Bookstore Glossary Library Links News Publications Timeline Virtual Israel Experience
Anti-Semitism Biography History Holocaust Israel Israel Education Myths & Facts Politics Religion Travel US & Israel Vital Stats Women
donate subscribe Contact About Home


LANDSMANNSCHAFTEN, immigrant benevolent organizations formed and named after the members' birthplace or East European residence, for mutual aid, hometown aid, and social purposes. In North America landsmannschaften were, at first, immigrant synagogues. This began to change after 1880 as secular landsmannschaften tended to replace the synagogue societies. The benefits which the landsmannschaften attempted to provide included sick benefits, interest-free loans, and burial rights and aid to families during the period of mourning. They also aided their overseas landsleit and helped to bring many to the United States. By 1914 New York City knew of at least 534 of these organizations with membership ranging from 50 to 500. Many became affiliated with national fraternal organizations such as the Workmen's Circle, Jewish National Workmen's Alliance (Farband), and Sons of Zion. In addition, there existed such federations as the United Galician Jews of America. The number of landsmannschaften grew rapidly during World War I, and these organizations, representing most of the cities and towns of Eastern Europe, dispatched millions of dollars in relief supplies and cash. After the war, the landsmannschaften utilized their money and membership to finance the relief work carried on by the Joint Distribution Committee, Hadassah, and other organizations, and to oppose antisemitism and discrimination in its varied forms.

Despite the decline in the membership and activities of the landsmannschaften after 1930, due in part to the dying off of the immigrant generation, hundreds of thousands of European-born Jews still belonged to landsmannschaft societies in the period immediately prior to World War II. European antisemitism stimulated the formation of many central landsmannschaften which attempted both to assist their harassed landsleit overseas and to bring groups of immigrants into the United States and Palestine by the use of "corporation visas." During this period, the landsmannschaften increasingly participated in such local Jewish communal activities as community councils and the charity federations.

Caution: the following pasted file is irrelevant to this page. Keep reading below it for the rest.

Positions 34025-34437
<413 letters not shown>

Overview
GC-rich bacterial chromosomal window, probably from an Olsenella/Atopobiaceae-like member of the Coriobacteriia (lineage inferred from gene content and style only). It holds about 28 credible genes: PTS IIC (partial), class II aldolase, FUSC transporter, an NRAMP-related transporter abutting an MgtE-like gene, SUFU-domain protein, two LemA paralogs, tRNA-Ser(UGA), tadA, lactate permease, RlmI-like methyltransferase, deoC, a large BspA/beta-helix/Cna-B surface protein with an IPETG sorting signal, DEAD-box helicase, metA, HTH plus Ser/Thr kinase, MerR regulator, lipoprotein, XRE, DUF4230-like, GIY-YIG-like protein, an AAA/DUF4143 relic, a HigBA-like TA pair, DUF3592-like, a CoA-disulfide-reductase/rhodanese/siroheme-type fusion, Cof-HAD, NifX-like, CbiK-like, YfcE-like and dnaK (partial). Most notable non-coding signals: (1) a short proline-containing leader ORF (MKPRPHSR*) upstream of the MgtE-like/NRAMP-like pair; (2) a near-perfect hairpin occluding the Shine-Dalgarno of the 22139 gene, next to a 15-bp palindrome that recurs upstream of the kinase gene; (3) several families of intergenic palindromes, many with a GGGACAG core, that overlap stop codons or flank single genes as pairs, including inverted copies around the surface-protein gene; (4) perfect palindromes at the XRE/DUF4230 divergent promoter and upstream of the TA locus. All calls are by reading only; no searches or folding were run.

The landsmannschaften experienced a minor revival after World War II, brought about by the need to aid both the survivors of the Holocaust (many of whom joined these landsmannschaften after their arrival in the United States) and Israel in the form of clothing, medical supplies, food, and war material where and when it could be procured. However, this revival was relatively short-lived. Taking Chicago as symptomatic of this revival, that city had approximately 600 landsmannschaften with 40,000 members in 1948. In 1961 there were only 60 landsmannschaften in the city.

In Latin America

In most Latin American countries Jewish organizations and congregations were formed in three separate frameworks: East European; Sephardi and Syrian-Lebanese; and German. Each was subdivided in many groups, according to their places or areas of origin (Bessarabian, Polish, etc.; or those from Aleppo, Damascus, or Bulgaria, Turkey, etc.; German, Austrian, Bohemian). They sometimes published newspapers or periodicals in their language of origin, maintained clubs, commemorated their communities which perished in the Holocaust (and sent help to those which still exist). Most of these landsmannschaften did not survive the immigrant generation and disappeared gradually among their Spanish-Portuguese-speaking descendants. (See the articles on individual countries.)

In Israel

Already in the Mandatory period, and particularly in the State of Israel, many immigrants established organizations according to their places or countries of origin. Those who originated from a town or region (such as Bialystok or Bessarabia) aided individual immigrants from there and cultivated, orally and in book form, the memory of their communities destroyed in the Holocaust. More comprehensive organizations, particularly those representing immigrants from Germany and Austria in the middle and late 1930s (Hitaḥdut Olei Merkaz Europa), eventually even coalesced into political parties (as Aliyah Ḥadashah), which later dissolved into the traditional parties of the yishuv. They also developed a net of mutual aid and welfare institutions, such as old age homes. A specific role has been played by the unions of immigrants from Soviet Russia and the Western and overseas countries – Britain, Latin America, United States and Canada – which greatly influenced the immigration and absorption system evolved by the Jewish Agency and the government in dealing with the special needs of these immigrants. Little effort was made to cultivate the various non-Jewish cultural and linguistic traditions brought by the immigrants from their countries. Some East European groups aided the publication of Yiddish literature; Italian immigrants formed the Dante Alighieri Society; many non-Hebrew newspapers (including Hungarian and Russian) served the needs of immigrants for information, etc. However, the most conspicuous trait of these phenomena is their quick disappearance in the next, Israel-born or Israel-raised, generation.


W.J. Robinson, in: Sentinel's History of Chicago Jewry, 19111961 (1961), 198–9; M. Rischin, Promised City (1962), 104–5; M.J. Karpf, Jewish Community Organization in the United States (1938), 131–2; U.S. Works Progress Administration, Yidishe Landsmanshaften fun New York (1938).

Sources: Encyclopaedia Judaica. © 2008 The Gale Group. All Rights Reserved.